“Two traits most commonly identified across successful entrepreneurs are innovation and motivation,” Kara Finnegan wrote on Big Think. “Innovators bridge the gap between ideas and action.”

But as Robert Kiyosaki points out on the Rich Dad blog, success requires more than action for action’s sake. “Lots of people take action and the result is that 9 out of 10 new businesses fail. There is more than just action required to make you an entrepreneur.”

Kiyosaki urged entrepreneurs to have a clear vision of what they aim to achieve and a strong mindset so that they won’t be deterred by the first sign of trouble.

MelissaCarbone_MelissaMeyer

Ten Thirty One Productions CEO, Melissa Carbone and Creative Director, Melissa Meyer.

Fear and deterrents prompt some prospective entrepreneurs to view activation as too risky. Fear of failure scares them from acting on their billion dollar idea.

“Making a mistake is not a bad thing,” entrepreneur Neil Patel declared on the Quick Sprout blog. “You actually learn from those mistakes, which helps you make better decisions down the road.”

Indeed, as author Bruce McDaniel explained in Entrepreneurship and Innovation: An Economic Approach, “entrepreneur” was used in France in the 18th century to describe the very act of risk taking.

“Entrepreneurs do what they do because they want to, because they believe they need to, because they feel something must change, because they know their actions are required to make that change,” Larry Robertson stated in A Deliberate Pause: Entrepreneurship and Its Moment in Human Progress. “They believe they simply have no choice. Their conclusion is ‘if not me, who?’”

The following three tips can help you take action on your ideas and overcome the fear that may be holding you back.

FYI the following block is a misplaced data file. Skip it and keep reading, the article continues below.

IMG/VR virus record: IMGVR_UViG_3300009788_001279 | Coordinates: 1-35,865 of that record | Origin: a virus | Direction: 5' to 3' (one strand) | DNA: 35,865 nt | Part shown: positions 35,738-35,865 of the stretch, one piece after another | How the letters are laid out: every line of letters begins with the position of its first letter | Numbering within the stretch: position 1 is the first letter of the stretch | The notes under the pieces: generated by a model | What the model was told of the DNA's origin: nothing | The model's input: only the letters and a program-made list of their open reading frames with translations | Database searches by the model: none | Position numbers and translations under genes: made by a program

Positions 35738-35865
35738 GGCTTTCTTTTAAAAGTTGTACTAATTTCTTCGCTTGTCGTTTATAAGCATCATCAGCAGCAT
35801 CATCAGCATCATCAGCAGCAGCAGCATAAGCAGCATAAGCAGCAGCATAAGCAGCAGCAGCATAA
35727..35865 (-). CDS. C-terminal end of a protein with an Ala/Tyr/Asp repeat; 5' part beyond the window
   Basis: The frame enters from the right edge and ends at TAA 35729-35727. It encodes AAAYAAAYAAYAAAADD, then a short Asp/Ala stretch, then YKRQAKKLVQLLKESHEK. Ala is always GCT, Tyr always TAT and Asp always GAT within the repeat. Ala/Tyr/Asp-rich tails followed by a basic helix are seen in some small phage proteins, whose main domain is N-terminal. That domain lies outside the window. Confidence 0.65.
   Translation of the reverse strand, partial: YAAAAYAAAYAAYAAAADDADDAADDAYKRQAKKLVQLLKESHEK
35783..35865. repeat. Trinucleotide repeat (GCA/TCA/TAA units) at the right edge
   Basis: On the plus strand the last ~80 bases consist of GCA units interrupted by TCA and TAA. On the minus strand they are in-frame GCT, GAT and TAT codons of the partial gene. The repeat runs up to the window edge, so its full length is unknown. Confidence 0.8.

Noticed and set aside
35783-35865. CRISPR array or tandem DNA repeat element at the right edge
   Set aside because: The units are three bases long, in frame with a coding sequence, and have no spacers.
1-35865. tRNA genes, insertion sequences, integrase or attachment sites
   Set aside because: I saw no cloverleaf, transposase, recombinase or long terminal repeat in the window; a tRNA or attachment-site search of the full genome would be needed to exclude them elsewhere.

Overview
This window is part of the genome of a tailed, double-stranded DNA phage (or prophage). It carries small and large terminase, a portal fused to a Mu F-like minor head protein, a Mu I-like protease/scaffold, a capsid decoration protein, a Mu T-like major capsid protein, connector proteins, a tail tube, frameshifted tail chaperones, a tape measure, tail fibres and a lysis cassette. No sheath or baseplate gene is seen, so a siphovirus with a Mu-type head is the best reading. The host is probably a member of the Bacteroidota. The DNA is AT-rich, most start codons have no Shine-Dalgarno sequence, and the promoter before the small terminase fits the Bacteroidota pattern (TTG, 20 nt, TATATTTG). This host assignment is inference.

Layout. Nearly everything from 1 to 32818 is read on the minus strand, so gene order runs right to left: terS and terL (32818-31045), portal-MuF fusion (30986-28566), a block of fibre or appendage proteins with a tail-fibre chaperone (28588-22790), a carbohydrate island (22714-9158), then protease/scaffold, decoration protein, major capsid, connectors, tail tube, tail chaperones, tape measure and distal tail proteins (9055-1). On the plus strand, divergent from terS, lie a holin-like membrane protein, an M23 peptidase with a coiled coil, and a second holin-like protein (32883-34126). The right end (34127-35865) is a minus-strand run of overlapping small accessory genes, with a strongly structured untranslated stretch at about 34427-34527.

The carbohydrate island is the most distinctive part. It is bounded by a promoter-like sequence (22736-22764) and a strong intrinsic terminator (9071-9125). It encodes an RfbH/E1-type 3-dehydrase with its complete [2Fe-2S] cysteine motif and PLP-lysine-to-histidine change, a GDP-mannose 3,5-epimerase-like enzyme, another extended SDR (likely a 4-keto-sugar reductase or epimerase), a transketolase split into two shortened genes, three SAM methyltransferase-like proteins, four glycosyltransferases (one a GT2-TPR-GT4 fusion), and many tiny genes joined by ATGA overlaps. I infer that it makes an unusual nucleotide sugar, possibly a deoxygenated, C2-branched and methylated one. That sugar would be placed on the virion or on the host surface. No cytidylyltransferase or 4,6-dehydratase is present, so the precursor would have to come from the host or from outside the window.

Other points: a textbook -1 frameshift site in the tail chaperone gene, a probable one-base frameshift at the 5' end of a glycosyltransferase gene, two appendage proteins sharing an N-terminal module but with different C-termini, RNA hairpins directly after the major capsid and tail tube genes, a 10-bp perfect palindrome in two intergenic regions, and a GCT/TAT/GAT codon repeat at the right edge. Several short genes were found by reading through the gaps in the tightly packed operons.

1. Do the right amount of research.

“The larger knowledge you have about the specific topic related to your action, the larger self-confidence you will have,” consultant Dragan Sutevski wrote on the Entrepreneurship in a Box blog. “If the knowledge for the specific problem that needs to be solved with your entrepreneurial activities is larger, the solution will be much more easier.”

Shark Tank contestant Carbone founded a horror-based immersive entertainment company after receiving a jaw-dropping number of trick-or-treaters at her horror-themed home one Halloween. If she could get hundreds of visitors to her home with some creativity, how much traffic could she drive if she put in professional time and effort?

According to Carbone, she spent several days researching the concept and within a very short time frame launched an enterprise that yielded a $2 million investment from Shark Tank’s Mark Cuban.

“To succeed as an entrepreneur, remember to guard against making critical decisions based solely on emotion without considering relevant information,” Entrepreneurship.org has advised. “Analyze the situation, make the decision, and take action with confidence in your decision-making and planning abilities.”

  1. Don’t fear failure.

“Brains are overrated when it comes to achieving great results,” Lindgren wrote.Focus on doing and building things of value. Most mistakes and changes are more often than not easily fixed.”

Successful entrepreneurs know that success doesn’t necessarily reward the smartest or most intelligent. Success comes to the action taker. Successful entrepreneurs are smart enough to know a good idea when they think of one and sharp enough to put together a strategy that works.

They may not qualify as brain surgeons or rocket scientists but they know how to execute plans, get things done and beat Einstein to the punch.

Carbone encouraged risk taking, saying, “Don’t be afraid to fail as long as after the failure you reflect and try again.”

  1. Act promptly.

“Activate when you have the idea because if you have the idea today and you do not activate today, I guarantee somebody else is going to have that idea tomorrow and maybe that person will activate,” Carbone said.

Have you ever watched an ad or found a product at the store and said, “Hey! I thought of that!” OK, so you did think of it. But so did someone else. In the world of entrepreneurship, having a great idea only gets you so far. You must act on it or lose to the competition.